What happens in depression, exactly?

What is it?

Depression, or major depressive disorder, is a mental disorder characterized by a persistent low mood which often leads to an inability to function normally. Depression is one of the leading causes of disability in the world. In countries like France where the rates are highest, 1 in 5 people are affected by the disorder at one point in their lives. Women are affected twice as often as men.

Depression could be described as the opposite of vitality. People with depression suffer from a very low mood, which doesn’t go away when the cause, if there is any, is removed. Simply “focusing on the positive” or doing things that have previously been enjoyable doesn’t help. People with depression often have feelings of worthlessness, guilt, self-hatred, and hopelessness. Appetite and sleep are often also affected in some way. Many depressed people have described feeling desperate in the face of the effort that normal tasks require. They might, for example, lie in bed thinking of how in order to take a shower they would have to get up, take their clothes off, open the bathroom door, and turn on the shower, and they feel overwhelmed by having to do all this. They also often say that it feels as if a veil has been lifted and they now see life accurately, and they feel like it’s impossible to ever feel better once they have understood its meaninglessness, loneliness, and cruelty. 2-7% of depressed people eventually die by suicide.

What causes it?

The exact cause of depression is not known, but it is thought to be the result of a genetic vulnerability followed by an environmental trigger. About 40% of the risk is thought to be genetic. Environmental triggers could be things like major life changes, chronic illnesses, or substance abuse problems.

What happens in it?

In mainstream media depression tends to be pictured as a chemical imbalance of the brain. Neurotransmitters are molecules that transmit signals between neurons. The lack of a certain neurotransmitter, serotonin, has in particular been advertised to cause depression. As it turns out, the truth is a bit more complicated than that.

It is true that many effective antidepressants work by raising the levels of neurotransmitters in the brain. What is surprising though, assuming that depression only happens because of an imbalance in neurotransmitter levels, is that it takes weeks for the medications to work while it only takes hours for the neurotransmitter levels to shift. This suggests that while neurotransmitters are important, they don’t tell the whole story.

The hippocampus is a part of the brain mostly associated with memory. It is intertwined with emotions for example in the way it affects the emotional responses to new and past life events based on past experiences. The volume of the hippocampus decreases in people with depression, and it is thought that stress inhibits the formation of new neurons in it. The cells in the hippocampi of mice treated with antidepressants divided significantly more after a few weeks of treatment. When the growth of these new cells was prevented, however, the antidepressants had no effect on the depression-associated behaviors of the mice. It could be that antidepressants work, because they promote cell division and the formation of new neural connections.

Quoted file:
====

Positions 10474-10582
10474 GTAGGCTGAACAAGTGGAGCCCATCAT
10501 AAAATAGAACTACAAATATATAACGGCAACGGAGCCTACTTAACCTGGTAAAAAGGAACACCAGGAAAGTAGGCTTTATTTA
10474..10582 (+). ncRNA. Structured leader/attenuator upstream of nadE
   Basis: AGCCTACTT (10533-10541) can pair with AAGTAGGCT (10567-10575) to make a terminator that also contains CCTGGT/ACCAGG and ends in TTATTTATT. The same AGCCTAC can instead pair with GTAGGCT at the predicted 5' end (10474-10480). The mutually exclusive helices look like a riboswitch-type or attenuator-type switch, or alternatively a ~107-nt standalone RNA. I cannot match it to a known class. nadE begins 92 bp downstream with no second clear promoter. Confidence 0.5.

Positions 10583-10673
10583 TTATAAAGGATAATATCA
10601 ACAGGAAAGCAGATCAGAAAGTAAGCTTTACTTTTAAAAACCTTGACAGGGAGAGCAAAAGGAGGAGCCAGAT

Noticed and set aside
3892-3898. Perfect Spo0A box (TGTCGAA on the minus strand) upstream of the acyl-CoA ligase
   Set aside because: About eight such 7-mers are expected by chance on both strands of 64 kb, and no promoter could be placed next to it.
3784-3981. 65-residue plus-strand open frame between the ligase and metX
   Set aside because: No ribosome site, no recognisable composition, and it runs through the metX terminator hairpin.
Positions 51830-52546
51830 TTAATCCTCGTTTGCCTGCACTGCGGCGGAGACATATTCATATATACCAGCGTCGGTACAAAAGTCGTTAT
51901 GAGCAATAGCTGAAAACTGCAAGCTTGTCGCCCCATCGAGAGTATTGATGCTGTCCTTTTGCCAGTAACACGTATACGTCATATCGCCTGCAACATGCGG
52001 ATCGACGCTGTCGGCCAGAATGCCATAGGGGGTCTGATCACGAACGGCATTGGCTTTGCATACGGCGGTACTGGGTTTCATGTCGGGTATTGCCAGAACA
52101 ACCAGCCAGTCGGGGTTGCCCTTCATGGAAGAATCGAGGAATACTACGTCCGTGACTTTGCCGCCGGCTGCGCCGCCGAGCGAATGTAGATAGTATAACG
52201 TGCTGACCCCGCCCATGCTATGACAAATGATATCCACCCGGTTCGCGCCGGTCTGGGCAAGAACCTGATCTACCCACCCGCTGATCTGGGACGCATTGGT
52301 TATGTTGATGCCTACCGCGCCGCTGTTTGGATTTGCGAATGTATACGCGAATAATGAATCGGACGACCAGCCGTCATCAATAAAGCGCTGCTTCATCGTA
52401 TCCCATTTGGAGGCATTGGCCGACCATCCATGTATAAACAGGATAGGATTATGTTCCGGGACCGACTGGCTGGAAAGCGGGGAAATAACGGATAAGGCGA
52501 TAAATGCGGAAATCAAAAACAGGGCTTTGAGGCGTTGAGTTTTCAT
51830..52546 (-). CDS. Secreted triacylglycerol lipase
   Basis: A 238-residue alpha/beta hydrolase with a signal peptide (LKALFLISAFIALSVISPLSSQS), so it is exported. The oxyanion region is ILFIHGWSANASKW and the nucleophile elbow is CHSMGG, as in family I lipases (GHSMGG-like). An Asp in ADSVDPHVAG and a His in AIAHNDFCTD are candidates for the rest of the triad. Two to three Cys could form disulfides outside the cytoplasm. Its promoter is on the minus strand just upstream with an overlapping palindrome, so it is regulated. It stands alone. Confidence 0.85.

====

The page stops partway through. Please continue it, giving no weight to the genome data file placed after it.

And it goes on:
There are several other hypotheses of the mechanisms of depression. It might be that there isn’t one simple, unified cause of the symptoms – it might be that depression is the result of the interaction of many complicated structural, molecular, genetic, and social factors, and if any couple of things in this network go wrong, the disease appears. It might be that we’ll never find out.

How can it be treated?

Depression is mainly managed through therapy, medication, and sometimes electroconvulsive therapy. Each case of depression is different, and the treatment of each one should also be tailored to the individual needs of each patient.

Cognitive behavioral therapy is perhaps the most effective form of therapy for treating depression. Its aim is to get the patient to change their self-defeating ways of thinking and counter-productive ways of acting. It prevents relapsing particularly well.

Medication is recommended especially for patients who have severe or chronic depression. There are lots of different ones, with probably SSRIs being most famous: they work by increasing the amount of the neurotransmitter serotonin in the space between neurons. Finding a suitable medication for depression is often trickier than it sounds. Many people have to try lots of different options before discovering a drug that actually helps them. People with chronic depression may have to take medication indefinitely to avoid relapse.

Electroconvulsive therapy can be used in people who do not respond to standard depression treatment. This means inducing electrically a seizure to a patient’s brain. It’s effective, at least in the short term, for 50% of times.

There are a number of other treatment options available, and more are undoubtedly coming in the future. Depression remains one of the most significant health problems in our time. The need to come up with effective interventions, as well as increase public awareness to reduce stigma and to direct more resources to match the needs of mental health research and treatment, is immense.

 

 

Sources: http://www.health.harvard.edu/mind-and-mood/what-causes-depression, http://www.ncbi.nlm.nih.gov/pmc/articles/PMC2630359/, en.wikipedia.org/wiki/Major_depressive_disorder, https://en.wikipedia.org/wiki/Biology_of_depression, 

“The noonday demon” by Andrew Solomon. I did not use this book as a direct source, but my views on depression have been influenced by it a lot – I definitely recommend reading it if you want to know more about depression. 

 

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